Writing for Kids #3

Clear, vibrant, vigorous, varied!

Are the goals of engaging prose for kids, just as for adults. Also, funny.

Writing for Kids #2

As in all good writing, keep the focus tight.

Younger readers in particular are easily sidetracked. They’re not good at predicting where a sentence is going or spotting the main subject among clauses—so when writing for them, it’s a good rule of thumb to stick to 1/1: one idea per sentence and one big idea per paragraph. (As at any age, for paragraphs.)
The exception is in bridging, explicitly making connections: then the "one idea" of the sentence is the connection.
"Polar bears hunt on the ice. If the weather is warmer, winter ice doesn't last as long. So in warmer years, with less ice, polar bears have a harder time hunting."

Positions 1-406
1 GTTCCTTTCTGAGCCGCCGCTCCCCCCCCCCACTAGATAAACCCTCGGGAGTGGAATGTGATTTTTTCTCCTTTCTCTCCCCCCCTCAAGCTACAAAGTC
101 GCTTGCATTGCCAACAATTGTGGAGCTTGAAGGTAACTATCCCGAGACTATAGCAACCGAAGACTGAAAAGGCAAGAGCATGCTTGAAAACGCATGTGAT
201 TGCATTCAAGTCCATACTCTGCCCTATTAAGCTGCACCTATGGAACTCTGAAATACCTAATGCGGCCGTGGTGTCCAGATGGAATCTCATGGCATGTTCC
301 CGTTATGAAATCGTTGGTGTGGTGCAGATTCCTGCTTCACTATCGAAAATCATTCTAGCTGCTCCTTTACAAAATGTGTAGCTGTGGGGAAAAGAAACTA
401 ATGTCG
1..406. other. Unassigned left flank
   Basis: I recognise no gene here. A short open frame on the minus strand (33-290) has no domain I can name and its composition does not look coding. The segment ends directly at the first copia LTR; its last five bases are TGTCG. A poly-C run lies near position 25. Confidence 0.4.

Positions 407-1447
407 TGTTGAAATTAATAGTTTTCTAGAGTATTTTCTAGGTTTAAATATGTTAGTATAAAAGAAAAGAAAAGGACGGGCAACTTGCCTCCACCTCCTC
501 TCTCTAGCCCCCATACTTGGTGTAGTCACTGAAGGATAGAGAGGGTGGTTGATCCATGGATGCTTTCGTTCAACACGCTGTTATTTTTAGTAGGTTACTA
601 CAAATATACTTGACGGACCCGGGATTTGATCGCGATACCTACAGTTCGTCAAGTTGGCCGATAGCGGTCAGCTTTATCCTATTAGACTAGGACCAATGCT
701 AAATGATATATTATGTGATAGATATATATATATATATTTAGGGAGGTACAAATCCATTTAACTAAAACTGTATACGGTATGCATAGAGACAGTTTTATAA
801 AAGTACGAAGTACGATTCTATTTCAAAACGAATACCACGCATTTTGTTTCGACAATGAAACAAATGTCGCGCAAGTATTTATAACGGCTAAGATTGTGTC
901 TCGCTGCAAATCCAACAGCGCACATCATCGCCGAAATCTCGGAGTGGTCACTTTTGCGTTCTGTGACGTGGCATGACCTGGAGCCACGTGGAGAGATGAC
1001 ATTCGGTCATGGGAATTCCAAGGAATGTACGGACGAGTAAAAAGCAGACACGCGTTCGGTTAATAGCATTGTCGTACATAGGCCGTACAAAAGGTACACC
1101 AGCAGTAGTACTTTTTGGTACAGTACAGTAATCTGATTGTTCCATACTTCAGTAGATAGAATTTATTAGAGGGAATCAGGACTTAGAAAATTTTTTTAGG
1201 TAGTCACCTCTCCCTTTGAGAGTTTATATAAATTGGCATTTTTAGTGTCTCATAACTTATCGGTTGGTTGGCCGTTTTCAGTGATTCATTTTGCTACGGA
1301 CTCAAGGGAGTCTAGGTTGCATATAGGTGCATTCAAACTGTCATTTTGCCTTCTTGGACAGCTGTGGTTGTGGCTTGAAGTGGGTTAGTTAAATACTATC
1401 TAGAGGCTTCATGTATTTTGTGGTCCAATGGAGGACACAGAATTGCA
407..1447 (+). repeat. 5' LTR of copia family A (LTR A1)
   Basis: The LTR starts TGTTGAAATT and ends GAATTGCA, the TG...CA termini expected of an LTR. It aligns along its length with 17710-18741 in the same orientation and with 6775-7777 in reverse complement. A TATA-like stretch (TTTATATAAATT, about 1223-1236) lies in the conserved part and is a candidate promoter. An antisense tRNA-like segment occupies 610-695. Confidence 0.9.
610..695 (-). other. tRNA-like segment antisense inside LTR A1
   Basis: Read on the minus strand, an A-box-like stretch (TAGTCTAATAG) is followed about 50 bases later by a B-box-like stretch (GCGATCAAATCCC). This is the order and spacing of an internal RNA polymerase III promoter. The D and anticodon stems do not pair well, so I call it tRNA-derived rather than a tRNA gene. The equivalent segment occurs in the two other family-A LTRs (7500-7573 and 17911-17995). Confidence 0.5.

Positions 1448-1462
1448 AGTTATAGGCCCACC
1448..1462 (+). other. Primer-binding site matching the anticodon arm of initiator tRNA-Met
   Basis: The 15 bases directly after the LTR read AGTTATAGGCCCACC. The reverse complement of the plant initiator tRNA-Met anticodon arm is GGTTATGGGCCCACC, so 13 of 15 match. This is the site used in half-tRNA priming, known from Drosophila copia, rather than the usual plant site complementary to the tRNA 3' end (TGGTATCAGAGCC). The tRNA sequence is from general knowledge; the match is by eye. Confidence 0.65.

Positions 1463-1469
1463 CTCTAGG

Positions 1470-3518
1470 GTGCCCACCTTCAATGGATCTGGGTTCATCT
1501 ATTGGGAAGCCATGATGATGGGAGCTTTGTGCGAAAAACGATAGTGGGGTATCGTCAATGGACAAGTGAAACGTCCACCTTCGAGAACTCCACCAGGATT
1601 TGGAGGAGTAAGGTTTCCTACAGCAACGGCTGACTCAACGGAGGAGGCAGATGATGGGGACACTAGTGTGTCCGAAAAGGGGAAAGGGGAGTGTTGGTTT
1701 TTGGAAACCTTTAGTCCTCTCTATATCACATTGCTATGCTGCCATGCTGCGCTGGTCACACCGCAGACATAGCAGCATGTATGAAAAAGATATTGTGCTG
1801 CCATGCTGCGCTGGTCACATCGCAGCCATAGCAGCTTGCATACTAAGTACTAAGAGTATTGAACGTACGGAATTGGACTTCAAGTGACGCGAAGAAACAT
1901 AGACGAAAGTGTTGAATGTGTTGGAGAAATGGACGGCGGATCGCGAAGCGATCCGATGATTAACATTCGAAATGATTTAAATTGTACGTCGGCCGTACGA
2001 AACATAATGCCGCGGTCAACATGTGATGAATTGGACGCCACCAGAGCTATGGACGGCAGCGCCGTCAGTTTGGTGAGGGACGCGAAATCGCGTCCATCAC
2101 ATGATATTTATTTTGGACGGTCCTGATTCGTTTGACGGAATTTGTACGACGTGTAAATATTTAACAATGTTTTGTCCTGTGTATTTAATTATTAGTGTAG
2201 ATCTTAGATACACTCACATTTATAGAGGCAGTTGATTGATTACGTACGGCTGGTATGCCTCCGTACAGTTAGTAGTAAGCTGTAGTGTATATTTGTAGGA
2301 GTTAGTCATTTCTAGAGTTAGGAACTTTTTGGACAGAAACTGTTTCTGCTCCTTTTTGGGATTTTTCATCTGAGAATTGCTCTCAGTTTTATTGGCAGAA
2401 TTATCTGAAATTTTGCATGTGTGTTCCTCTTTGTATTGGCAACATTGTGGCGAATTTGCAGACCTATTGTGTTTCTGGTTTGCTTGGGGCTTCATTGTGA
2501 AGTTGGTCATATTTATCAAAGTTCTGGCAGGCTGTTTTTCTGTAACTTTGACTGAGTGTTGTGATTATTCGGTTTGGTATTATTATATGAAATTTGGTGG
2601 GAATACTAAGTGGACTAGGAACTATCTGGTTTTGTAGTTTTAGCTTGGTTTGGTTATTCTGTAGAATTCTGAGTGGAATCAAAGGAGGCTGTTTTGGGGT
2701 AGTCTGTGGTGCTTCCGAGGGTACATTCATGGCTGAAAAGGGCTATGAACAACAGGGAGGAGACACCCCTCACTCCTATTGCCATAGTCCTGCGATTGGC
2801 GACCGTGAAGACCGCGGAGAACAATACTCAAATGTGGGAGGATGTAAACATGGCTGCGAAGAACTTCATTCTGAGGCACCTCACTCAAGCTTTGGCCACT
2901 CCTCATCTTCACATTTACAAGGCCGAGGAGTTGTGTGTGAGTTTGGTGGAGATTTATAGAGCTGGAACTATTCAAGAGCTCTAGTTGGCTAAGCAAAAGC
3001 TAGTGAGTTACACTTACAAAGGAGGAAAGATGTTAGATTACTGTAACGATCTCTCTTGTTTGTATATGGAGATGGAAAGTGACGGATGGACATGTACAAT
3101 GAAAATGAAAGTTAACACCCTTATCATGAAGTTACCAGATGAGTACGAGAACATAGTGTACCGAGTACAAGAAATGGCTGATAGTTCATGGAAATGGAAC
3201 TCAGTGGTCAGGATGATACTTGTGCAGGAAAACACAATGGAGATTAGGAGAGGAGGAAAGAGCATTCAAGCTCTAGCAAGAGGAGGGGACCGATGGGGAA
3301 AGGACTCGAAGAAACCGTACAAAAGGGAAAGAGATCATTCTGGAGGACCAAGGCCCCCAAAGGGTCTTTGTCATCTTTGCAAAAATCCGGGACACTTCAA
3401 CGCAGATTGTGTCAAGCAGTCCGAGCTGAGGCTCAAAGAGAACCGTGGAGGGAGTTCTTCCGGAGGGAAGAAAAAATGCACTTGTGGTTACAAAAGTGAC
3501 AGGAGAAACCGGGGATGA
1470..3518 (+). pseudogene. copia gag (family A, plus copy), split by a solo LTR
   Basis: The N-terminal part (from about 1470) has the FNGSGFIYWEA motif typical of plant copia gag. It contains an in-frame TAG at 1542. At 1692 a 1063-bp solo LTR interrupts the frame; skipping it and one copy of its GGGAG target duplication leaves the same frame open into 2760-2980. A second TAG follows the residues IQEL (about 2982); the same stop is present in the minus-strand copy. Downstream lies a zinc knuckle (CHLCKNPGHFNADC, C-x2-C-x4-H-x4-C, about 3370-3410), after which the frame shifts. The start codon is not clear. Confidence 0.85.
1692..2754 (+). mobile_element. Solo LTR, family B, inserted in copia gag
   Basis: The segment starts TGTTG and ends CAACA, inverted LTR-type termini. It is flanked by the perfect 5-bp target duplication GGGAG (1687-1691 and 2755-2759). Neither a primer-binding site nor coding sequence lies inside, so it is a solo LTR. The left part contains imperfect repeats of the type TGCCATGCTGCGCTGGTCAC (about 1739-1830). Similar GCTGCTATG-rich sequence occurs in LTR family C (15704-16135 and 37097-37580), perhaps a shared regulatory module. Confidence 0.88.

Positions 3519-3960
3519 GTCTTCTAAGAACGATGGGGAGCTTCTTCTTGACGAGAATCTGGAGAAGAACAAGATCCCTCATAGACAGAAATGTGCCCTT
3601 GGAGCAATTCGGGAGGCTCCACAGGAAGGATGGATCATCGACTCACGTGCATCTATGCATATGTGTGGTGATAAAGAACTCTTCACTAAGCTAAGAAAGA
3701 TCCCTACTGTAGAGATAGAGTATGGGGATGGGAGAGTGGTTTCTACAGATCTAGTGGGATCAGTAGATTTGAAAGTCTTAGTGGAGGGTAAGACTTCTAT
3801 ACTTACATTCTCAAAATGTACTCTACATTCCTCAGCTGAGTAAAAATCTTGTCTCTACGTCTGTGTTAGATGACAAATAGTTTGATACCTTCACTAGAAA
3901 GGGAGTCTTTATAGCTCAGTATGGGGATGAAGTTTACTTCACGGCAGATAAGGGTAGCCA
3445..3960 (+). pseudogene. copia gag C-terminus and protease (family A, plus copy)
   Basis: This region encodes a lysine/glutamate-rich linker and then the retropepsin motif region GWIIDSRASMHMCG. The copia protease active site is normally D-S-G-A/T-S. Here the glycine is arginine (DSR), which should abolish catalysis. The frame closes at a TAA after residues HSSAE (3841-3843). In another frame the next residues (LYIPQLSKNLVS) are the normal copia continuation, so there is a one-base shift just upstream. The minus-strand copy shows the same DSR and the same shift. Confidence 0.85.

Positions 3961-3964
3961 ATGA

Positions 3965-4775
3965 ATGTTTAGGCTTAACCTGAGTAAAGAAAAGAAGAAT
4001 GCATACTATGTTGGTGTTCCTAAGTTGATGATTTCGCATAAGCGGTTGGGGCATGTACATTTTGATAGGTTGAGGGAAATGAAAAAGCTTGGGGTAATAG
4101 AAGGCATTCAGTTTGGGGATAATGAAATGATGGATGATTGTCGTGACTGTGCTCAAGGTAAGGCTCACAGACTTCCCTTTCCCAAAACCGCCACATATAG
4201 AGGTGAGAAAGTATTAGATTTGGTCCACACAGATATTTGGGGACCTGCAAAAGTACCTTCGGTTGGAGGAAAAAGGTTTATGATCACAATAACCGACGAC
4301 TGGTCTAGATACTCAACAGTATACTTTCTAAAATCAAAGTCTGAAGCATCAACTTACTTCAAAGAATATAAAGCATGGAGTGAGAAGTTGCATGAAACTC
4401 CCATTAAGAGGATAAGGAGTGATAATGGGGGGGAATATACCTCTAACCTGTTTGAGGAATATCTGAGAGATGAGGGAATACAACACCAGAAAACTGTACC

Writing for Kids #1

Choose Your Topic
What to write about? The best magazine pieces (and books) are particular stories that open out into larger questions or fundamentals. Start with what kids are curious about, and questions that they have. Ignore topics that you (or other grownups) think kids “ought to know.” Instead, follow what kids WONDER about and find cool. Or that they might think is cool if only they knew about it. (Octopuses have blue blood! Why?)
Leave the surveys of general knowledge for textbooks and encyclopedias. Instead, write the odd stories that will inspire kids to go to an encyclopedia to learn more. And that will captivate other kids on the playground when they retell it.
So, instead of “diseases are caused by microorganisms” (an encyclopedia entry), try “In 1854 a clever doctor figured out what was killing Londoners--it was a pump." You can explain all about microbes along the way. But it’s a story, not a lump of fact.

Channel your inner kid: what would your 8 year old self want to read, under the desk? OK, write about that. (I will understand if it's superheroes. But pitch those to Spider.)